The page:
Jessica B. Harris on the Meaning and Principles of Kwanzaa

For many African Americans, this is a time to honor the past, look toward the future, and feast with loved ones. 

Jessica B. Harris's Kwanza Table with Pecan-Coated Pork Loin Roast and Any-Season Succotash
Photo: Victor Protasio; Food Styling: Emily Nabors Hall; Prop Styling: Audrey Davis

I came late to Kwanzaa, celebrating it first in the 1980s. I remember the effect it had on the starry-eyed children present, who watched the ceremony with rapt interest. In 1995, I wrote a book about the holiday, A Kwanzaa Keepsake, which presented it in the context of the African diaspora.

Most people are astonished to learn that Kwanzaa was established only recently, in 1966, by African American activist and professor Maulana Karenga. It was created to counteract the commercialization of Christmas and the year-end holidays and to provide a way to celebrate African cultural values.

Kwanzaa, which runs from the day after Christmas through New Year's, uses Swahili as its language. Seven is an important number for the holiday, with seven days, seven principles, and seven symbols that are used on the centerpiece for Kwanzaa. Those symbolic items include the mat on which the centerpiece is built; the ears of corn, which symbolize the children in the household; the arrangement of fruit; the chalice of unity; the seven-branched kinara, or candleholder; the red, black, and green candles; and the gifts, which should be handmade or educational and (if purchased) obtained from African American or African diaspora sources.

I led Kwanzaa ceremonies for almost two decades at the university where I taught. Over the years, the college events grew in importance and came to include things such as African fashion shows, dance performances, poetry readings, choral singing, drumming, and more. There was always a groaning board buffet that was loaded with foods from the African diaspora. It featured everything from American fried chicken and collard greens to Jamaican jerk chicken and rice and peas to Trinidadian curries and rotis.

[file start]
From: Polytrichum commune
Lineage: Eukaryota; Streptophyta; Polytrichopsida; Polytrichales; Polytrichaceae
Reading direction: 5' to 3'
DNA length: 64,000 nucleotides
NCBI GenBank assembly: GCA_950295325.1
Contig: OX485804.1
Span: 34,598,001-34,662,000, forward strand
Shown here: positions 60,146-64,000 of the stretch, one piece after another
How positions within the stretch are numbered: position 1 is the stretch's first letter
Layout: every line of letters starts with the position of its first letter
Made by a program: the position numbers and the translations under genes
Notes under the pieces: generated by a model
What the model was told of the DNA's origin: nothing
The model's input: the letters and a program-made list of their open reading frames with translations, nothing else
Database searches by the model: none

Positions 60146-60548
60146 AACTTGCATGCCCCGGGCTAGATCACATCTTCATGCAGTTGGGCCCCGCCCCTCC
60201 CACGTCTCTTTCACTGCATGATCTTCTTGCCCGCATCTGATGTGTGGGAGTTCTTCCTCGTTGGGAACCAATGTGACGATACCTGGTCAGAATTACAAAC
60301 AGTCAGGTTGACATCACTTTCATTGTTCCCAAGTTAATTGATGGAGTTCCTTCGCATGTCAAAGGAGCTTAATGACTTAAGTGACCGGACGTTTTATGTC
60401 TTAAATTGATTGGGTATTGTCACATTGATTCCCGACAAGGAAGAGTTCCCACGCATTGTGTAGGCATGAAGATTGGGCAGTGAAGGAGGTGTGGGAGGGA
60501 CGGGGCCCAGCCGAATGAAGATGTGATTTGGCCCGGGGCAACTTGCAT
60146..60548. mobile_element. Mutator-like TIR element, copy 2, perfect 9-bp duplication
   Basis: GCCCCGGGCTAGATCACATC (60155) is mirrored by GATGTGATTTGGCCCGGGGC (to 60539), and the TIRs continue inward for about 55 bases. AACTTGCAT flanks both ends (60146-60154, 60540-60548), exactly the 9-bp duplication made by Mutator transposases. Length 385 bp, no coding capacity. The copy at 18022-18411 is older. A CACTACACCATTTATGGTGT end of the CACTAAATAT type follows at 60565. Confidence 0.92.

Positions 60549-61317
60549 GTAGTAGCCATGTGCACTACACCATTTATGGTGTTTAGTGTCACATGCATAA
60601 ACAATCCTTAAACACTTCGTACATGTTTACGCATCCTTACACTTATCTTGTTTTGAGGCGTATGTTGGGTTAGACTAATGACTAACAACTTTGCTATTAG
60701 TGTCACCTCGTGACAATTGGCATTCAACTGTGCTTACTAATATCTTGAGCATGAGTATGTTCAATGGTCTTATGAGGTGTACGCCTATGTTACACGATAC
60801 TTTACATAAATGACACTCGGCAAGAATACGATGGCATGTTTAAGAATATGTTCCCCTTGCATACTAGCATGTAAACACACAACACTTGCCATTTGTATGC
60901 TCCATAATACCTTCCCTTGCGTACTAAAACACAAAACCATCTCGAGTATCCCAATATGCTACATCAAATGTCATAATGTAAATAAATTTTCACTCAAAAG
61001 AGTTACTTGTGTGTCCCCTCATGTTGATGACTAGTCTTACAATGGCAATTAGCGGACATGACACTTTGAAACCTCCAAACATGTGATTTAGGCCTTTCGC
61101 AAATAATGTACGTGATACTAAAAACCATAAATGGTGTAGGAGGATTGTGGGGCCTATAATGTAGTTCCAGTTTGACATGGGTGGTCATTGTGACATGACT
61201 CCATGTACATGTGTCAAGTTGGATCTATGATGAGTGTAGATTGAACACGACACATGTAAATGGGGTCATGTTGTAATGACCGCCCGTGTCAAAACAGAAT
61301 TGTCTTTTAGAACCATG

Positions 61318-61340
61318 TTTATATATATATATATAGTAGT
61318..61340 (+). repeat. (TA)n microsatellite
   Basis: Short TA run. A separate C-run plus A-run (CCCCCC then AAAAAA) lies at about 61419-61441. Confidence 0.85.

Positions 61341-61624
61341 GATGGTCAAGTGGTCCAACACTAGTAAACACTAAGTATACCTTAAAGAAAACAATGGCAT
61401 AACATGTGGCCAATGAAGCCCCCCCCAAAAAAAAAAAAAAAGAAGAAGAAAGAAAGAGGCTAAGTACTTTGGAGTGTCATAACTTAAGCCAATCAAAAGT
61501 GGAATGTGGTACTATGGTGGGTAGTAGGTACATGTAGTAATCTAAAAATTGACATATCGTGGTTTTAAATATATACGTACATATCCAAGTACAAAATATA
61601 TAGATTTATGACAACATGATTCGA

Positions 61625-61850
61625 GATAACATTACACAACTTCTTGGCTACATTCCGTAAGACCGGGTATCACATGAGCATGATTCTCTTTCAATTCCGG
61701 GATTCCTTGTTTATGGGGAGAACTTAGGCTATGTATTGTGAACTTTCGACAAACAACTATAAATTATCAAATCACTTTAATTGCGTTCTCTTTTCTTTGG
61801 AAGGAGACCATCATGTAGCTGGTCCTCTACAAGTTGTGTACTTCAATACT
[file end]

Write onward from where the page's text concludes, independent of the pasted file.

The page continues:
I reveled in all of the drumming, dancing, and feasting, and I was always moved by watching how the holiday, the ceremony, and its celebration of our cultural heritage helped empower the African American faculty and students. We left with our spines straighter, minds clearer, and hearts lighter for having shared a bit of ourselves with all.

The Seven Nights

The meaning behind the holiday, from Harris' book A Kwanzaa Keepsake.

December 26

Celebrates Umoja, or Unity: "to strive for and maintain unity in the family, community, nation, and race."

December 27

Celebrates Kujichagulia, or Self-Determination: "to define ourselves, name ourselves, create for ourselves, speak for ourselves..."

December 28

Celebrates Ujima, or Collective Work and Responsibility: "to build and maintain our community together..."

December 29

Celebrates Ujamaa, or Cooperative Economics: "to build and maintain our own…businesses and to profit from them together."

December 30

Celebrates Nia, or Purpose: "to make our collective vocation the building and developing of our community in order to restore our people to their traditional greatness."

December 31

Celebrates Kuumba, or Creativity: "to do always as much as we can, in the way we can…to leave our community more beautiful and beneficial than we inherited it."

January 1

Celebrates Imani, or Faith: "to believe…in our people, our parents, our teachers, our leaders, and the righteousness and victory of our struggle."

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